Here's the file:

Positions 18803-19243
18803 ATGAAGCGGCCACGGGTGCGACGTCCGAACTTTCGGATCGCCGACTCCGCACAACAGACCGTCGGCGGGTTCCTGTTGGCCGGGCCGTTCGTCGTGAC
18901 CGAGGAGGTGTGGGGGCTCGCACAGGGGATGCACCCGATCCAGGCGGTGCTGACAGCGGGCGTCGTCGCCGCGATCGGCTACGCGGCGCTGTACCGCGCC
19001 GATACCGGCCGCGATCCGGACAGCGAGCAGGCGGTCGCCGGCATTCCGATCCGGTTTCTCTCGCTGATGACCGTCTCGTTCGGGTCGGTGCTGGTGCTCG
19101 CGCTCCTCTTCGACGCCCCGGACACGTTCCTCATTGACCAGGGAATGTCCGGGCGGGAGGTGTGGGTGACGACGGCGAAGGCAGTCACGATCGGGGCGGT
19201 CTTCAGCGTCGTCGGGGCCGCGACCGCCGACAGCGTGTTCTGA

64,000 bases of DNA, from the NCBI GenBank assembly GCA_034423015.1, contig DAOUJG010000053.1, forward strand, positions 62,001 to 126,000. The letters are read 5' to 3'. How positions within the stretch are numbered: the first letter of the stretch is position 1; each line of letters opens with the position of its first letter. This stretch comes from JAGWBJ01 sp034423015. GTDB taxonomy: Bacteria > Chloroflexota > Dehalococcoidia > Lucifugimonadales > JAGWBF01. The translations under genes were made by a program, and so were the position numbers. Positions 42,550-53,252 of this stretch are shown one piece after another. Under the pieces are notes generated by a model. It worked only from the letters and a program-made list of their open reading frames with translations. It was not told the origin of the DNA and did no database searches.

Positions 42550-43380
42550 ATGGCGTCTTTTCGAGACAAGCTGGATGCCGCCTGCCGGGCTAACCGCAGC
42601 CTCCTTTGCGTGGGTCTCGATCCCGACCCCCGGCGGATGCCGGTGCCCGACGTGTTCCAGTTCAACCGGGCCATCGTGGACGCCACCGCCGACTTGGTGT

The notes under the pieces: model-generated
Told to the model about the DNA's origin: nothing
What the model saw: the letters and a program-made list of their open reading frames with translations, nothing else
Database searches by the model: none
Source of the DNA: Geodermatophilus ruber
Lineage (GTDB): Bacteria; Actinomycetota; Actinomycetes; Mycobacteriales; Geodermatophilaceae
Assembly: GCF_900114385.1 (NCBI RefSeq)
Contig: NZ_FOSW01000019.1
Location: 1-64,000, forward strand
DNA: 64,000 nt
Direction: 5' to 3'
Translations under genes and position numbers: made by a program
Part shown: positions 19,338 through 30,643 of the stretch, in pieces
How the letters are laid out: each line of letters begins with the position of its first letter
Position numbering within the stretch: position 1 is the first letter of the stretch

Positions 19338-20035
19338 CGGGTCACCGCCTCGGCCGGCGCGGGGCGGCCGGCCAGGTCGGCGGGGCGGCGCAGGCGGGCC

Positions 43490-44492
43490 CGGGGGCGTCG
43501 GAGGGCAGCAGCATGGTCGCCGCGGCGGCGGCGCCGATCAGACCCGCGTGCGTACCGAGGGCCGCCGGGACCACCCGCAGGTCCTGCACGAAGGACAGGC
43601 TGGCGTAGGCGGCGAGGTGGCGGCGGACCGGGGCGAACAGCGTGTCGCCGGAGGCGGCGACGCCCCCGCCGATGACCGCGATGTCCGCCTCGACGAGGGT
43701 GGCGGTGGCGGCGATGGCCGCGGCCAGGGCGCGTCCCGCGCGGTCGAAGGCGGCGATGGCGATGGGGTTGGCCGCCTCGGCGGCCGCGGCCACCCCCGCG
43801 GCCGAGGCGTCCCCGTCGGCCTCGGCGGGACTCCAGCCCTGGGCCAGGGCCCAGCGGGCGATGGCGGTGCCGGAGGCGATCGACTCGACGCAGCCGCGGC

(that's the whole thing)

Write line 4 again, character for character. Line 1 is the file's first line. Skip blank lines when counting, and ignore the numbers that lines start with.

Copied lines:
19001 GATACCGGCCGCGATCCGGACAGCGAGCAGGCGGTCGCCGGCATTCCGATCCGGTTTCTCTCGCTGATGACCGTCTCGTTCGGGTCGGTGCTGGTGCTCG